The position of playmaker is very critical in football. Previously, when most of the teams played with two strikers, the playmaker usually operated from a deeper position. However, with the advent of 4-2-3-1, the playmaker, or the No. 10, usually operates in a more advanced position and also scores goals more frequently.
The likes of Kevin de Bruyne, Martin Ødegaard, Bruno Fernandes and Jamal Musiala usually play as the No. 10 for their respective club teams. As such, they find the net more often than the rest.
However, Pep Guardiola seems to have introduced a trend by making one of the full-backs play as a defensive midfielder, who can also function as a deep-lying playmaker at times. while the team is having possession. João Cancelo did it for Manchester City before being loaned to Bayern Munich. Nowadays, John Stones does it for them.
Mikel Arteta, who worked as Guardiola’s assistant before being appointed as the Arsenal manager, has made Oleksandr Zinchenko play as a deep-lying playmaker. Jurgen Klopp has followed suit by deploying Trent Alexander-Arnold in the central areas to take advantage of his passing abilities.
Giving the team’s attack a fresh impetus
It is not a bad idea to have two playmakers – one higher up the pitch and one staying deeper – for teams which dominate possession. Also, it is quite beneficial for the team to make use of a defender with good passing abilities.
The benefits were evident from the way Liverpool came back into the match against Arsenal. Alexander-Arnold played a lot of forward passes to Mohamed Salah from the central midfield. However, the cross he played for Liverpool’s equalizer still came from the right wing only.
Zinchenko has been a driving force from the central midfield for Arsenal in quite a few matches this season. Stones does not quite have the ball-skills possessed by Cancelo, Zinchenko or Alexander-Arnold, but he has done his bit from a central position nevertheless.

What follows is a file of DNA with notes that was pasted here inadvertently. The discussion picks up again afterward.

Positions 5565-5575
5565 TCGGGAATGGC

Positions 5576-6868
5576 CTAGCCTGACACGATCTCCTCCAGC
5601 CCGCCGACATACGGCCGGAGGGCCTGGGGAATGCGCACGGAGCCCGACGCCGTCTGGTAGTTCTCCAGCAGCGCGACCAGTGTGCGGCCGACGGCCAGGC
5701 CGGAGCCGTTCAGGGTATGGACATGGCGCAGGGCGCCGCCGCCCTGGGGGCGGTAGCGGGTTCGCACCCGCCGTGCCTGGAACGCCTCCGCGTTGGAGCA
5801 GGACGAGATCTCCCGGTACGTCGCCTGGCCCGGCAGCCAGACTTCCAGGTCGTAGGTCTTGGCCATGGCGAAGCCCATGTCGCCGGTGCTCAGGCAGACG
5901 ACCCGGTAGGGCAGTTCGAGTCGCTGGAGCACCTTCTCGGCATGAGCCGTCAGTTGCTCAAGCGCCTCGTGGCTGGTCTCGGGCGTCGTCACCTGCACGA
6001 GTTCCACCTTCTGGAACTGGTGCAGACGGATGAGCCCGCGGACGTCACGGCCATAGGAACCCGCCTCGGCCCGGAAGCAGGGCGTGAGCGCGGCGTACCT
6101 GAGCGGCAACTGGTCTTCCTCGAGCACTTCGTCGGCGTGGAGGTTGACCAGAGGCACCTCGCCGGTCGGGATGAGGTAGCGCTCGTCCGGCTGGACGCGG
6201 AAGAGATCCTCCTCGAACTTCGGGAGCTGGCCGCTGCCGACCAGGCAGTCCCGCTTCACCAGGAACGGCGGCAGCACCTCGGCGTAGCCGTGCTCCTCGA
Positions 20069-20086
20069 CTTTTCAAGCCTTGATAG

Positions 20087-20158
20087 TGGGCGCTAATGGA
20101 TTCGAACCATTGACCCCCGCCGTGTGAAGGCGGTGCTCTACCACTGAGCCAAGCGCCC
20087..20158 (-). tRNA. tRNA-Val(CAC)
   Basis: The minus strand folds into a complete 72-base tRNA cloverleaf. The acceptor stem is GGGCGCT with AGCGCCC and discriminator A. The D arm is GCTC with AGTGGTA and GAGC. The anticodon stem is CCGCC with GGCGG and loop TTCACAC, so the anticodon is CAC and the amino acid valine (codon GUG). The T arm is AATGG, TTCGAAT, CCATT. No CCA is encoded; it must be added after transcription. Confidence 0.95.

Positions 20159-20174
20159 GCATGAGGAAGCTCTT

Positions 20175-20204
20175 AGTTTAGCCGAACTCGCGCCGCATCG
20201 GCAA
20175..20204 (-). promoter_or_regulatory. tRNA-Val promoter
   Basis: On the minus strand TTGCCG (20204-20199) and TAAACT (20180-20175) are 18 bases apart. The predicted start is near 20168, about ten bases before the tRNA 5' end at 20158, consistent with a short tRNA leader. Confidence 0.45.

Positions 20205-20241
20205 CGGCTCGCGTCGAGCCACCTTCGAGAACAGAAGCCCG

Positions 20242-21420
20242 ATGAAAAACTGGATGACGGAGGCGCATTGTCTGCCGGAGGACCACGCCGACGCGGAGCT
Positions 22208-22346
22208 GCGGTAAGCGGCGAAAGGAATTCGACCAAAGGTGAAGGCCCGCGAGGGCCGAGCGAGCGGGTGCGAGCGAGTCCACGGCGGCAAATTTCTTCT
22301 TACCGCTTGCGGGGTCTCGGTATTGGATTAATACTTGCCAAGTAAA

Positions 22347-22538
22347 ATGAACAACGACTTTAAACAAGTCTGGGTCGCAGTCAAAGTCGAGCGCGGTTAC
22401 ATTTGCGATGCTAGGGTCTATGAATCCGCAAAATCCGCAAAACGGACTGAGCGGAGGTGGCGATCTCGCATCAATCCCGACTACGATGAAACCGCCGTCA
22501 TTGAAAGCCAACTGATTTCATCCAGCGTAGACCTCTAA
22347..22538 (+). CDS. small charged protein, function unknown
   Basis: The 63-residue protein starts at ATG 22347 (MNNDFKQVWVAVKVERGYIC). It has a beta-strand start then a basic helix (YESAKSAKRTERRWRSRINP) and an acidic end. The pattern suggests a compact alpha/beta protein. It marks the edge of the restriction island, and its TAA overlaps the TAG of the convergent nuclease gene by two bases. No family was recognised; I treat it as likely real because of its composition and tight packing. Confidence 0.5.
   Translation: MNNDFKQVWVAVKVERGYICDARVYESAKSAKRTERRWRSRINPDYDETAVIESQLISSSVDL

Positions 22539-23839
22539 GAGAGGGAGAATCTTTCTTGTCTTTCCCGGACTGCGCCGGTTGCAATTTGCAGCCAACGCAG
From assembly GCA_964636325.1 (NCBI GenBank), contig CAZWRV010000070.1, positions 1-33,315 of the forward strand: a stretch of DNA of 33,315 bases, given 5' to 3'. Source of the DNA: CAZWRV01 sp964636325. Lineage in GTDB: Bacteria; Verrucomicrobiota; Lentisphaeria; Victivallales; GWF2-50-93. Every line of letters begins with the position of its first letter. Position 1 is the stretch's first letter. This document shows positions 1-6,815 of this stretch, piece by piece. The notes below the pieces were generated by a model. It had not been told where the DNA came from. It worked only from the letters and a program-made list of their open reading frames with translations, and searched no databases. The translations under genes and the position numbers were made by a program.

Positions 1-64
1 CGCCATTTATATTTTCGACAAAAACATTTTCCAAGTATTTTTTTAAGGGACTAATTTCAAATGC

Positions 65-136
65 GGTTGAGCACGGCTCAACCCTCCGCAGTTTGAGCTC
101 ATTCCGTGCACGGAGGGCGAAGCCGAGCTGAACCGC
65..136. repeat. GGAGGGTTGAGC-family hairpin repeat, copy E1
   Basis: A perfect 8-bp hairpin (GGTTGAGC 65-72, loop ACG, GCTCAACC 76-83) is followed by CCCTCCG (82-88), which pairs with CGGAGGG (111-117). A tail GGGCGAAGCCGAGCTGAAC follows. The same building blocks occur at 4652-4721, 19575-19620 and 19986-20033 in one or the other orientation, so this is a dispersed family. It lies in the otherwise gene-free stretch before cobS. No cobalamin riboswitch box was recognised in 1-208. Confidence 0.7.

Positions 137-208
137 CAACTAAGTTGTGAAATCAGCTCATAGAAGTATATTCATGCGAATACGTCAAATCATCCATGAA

The defense might suffer at times
However, on the flip side, things might become a bit dodgy on the defensive side. Liverpool took advantage of a narrower three-man Arsenal defencse last Sunday, with Curtis Jones particularly active on the left flank. Jones and Diogo Jota even combined for Liverpool’s first goal. Then Alexander-Arnold nutmegged an exhausted Zinchenko to pave the way for Liverpool’s equalizer.
Hence, one can conclude that if the concerned full-back does not fall back into his original position in time, his team can suffer defensively. Therefore, it becomes essential for the other defensive midfielder to give cover by switching to the flank. Jordan Henderson does it regularly for Liverpool, likewise Granit Xhaka for Arsenal. Stones usually falls back into his position well on time, as Manchester City already have Rodri as a deep-lying playmaker.
Manchester United has not followed this tactic yet, but Luke Shaw has a tendency to shift inside and attack through the inside-left channel at times. Chelsea also does not operate with this tactic, as they rely heavily on the overlapping runs of full-backs Reece James and Ben Chilwell.